Pop Life: Like a Bon Jovi Ballad, Antonella Barba Is Living on a Prayer

Ciao, Antonella. This world was never meant for one as beautiful as you. We'll forget everything else on American Idol this season, but we'll never forget the toothsome Sagittarian from Point Pleasant, New Jersey, the Italian girl who taught us what "Sowing the Seeds of Love" is all about. Like a Bon Jovi ballad come to life, Antonella Barba was livin' on a prayer through week after week of tone-deaf awesomeness. But now we're supposed to believe America just gave up on her? Sorry, but I don't buy it. This was rigged -- they just switched Antonella's votes with Haley's. What do we want? Recount! When do we want it? Now!

Antonella wasn't the worst singer on the show (take a bow, Gina G) or the most hideous egomaniac (adieu, Brandon), but, man, what a character. Every week was a new chapter in her life, full of heart-filled texts to her BFF, who declared, "She's the least slutty person I know!" I miss her already. It's tragic she got kicked off before she got a chance to dedicate Alanis Morissette's "You Oughta Know" to the jerk who exposed her alleged sex photos, but that can wait for her own inevitable Fox show, How Do I Look?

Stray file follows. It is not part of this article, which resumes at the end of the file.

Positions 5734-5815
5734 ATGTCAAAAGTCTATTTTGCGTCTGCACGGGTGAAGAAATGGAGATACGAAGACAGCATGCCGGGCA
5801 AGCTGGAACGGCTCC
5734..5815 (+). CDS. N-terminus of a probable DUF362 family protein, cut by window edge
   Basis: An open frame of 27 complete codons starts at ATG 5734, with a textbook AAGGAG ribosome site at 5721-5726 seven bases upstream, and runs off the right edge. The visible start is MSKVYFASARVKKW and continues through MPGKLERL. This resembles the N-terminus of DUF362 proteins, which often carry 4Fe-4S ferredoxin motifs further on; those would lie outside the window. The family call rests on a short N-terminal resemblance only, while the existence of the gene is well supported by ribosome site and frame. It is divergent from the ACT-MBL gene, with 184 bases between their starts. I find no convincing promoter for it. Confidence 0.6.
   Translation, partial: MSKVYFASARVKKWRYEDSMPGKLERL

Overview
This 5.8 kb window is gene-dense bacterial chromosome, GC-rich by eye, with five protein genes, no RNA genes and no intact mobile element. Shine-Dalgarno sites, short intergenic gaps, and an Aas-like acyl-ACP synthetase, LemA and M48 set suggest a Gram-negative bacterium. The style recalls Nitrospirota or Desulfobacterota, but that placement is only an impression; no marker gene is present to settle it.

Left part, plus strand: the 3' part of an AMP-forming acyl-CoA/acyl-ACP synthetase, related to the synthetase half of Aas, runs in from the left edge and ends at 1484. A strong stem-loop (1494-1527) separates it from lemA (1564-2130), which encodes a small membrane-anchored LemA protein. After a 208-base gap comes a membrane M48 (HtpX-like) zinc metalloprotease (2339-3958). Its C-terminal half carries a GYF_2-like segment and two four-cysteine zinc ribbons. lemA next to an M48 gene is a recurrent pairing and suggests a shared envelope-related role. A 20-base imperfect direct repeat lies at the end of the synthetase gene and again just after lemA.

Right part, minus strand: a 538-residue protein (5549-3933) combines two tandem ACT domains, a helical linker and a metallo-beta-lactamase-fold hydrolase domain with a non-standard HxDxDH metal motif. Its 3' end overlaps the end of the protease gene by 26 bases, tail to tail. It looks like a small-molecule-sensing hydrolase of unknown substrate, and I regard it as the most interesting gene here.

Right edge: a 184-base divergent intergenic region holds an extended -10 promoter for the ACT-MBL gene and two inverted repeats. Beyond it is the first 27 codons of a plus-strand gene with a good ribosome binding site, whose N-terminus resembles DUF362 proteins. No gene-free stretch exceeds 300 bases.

One thing is for sure: Idol is doomed without her, because she was the whole show. This is easily the worst cast ever, and if they had any sense, they'd scratch the results and start over. The only keepers are Lakisha, Melinda, maybe that sweet Jordin and Stephanie, too. But the rest? Where did they find Chris Sligh, playing Jack in Osbournes on Ice? Blake seemed cool with his Morrissey imitation, but he's devolved into a scatting, skanking, 311-loving, improv-comedy-dabbling windbag. Phil the Bald Muppet always reminds me of the final scene in 2001. Sanjaya is obviously desperate to go home, but he's a prisoner of his own cuteness, as he wows the old ladies with his Indian El DeBarge thing. Sorry, Sanjaya! No matter how bad you sing, you will clearly have to slaughter a cow onstage and sing the Revolting Cocks' "Beers, Steers & Queers" before America will let you go. Even the ones who can sing are hampered by their corny taste in material. Melinda needs to step it up -- "My Funny Valentine" has been dead to me since Ralph Malph sang it on one of those "Joanie has a dream sequence" episodes of Happy Days.

What a cast. Order lots of room service, kids -- your days of Fox-sponsored nachos would seem to be drawing to an extremely imminent close. When it's over, all we'll remember is Antonella, and we don't want to miss a thing. Bring her back now!